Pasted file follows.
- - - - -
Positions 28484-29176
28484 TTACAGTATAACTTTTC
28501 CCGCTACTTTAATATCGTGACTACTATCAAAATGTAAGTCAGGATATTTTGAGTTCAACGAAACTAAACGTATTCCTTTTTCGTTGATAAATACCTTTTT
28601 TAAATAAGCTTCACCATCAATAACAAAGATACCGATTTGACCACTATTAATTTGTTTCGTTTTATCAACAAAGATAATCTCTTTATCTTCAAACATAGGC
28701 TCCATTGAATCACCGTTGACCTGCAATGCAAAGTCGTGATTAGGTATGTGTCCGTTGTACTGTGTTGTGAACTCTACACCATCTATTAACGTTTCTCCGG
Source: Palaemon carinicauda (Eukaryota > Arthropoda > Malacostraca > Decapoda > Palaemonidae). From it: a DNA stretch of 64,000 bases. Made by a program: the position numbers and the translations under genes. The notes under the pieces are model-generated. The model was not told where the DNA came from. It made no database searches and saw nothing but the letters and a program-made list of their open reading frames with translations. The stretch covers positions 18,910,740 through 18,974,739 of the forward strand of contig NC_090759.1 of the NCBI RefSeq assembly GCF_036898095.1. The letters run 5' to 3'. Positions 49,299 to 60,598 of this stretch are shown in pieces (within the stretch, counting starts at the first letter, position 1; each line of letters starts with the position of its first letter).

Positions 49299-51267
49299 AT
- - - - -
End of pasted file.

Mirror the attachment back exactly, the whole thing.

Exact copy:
Positions 28484-29176
28484 TTACAGTATAACTTTTC
28501 CCGCTACTTTAATATCGTGACTACTATCAAAATGTAAGTCAGGATATTTTGAGTTCAACGAAACTAAACGTATTCCTTTTTCGTTGATAAATACCTTTTT
28601 TAAATAAGCTTCACCATCAATAACAAAGATACCGATTTGACCACTATTAATTTGTTTCGTTTTATCAACAAAGATAATCTCTTTATCTTCAAACATAGGC
28701 TCCATTGAATCACCGTTGACCTGCAATGCAAAGTCGTGATTAGGTATGTGTCCGTTGTACTGTGTTGTGAACTCTACACCATCTATTAACGTTTCTCCGG
Source: Palaemon carinicauda (Eukaryota > Arthropoda > Malacostraca > Decapoda > Palaemonidae). From it: a DNA stretch of 64,000 bases. Made by a program: the position numbers and the translations under genes. The notes under the pieces are model-generated. The model was not told where the DNA came from. It made no database searches and saw nothing but the letters and a program-made list of their open reading frames with translations. The stretch covers positions 18,910,740 through 18,974,739 of the forward strand of contig NC_090759.1 of the NCBI RefSeq assembly GCF_036898095.1. The letters run 5' to 3'. Positions 49,299 to 60,598 of this stretch are shown in pieces (within the stretch, counting starts at the first letter, position 1; each line of letters starts with the position of its first letter).

Positions 49299-51267
49299 AT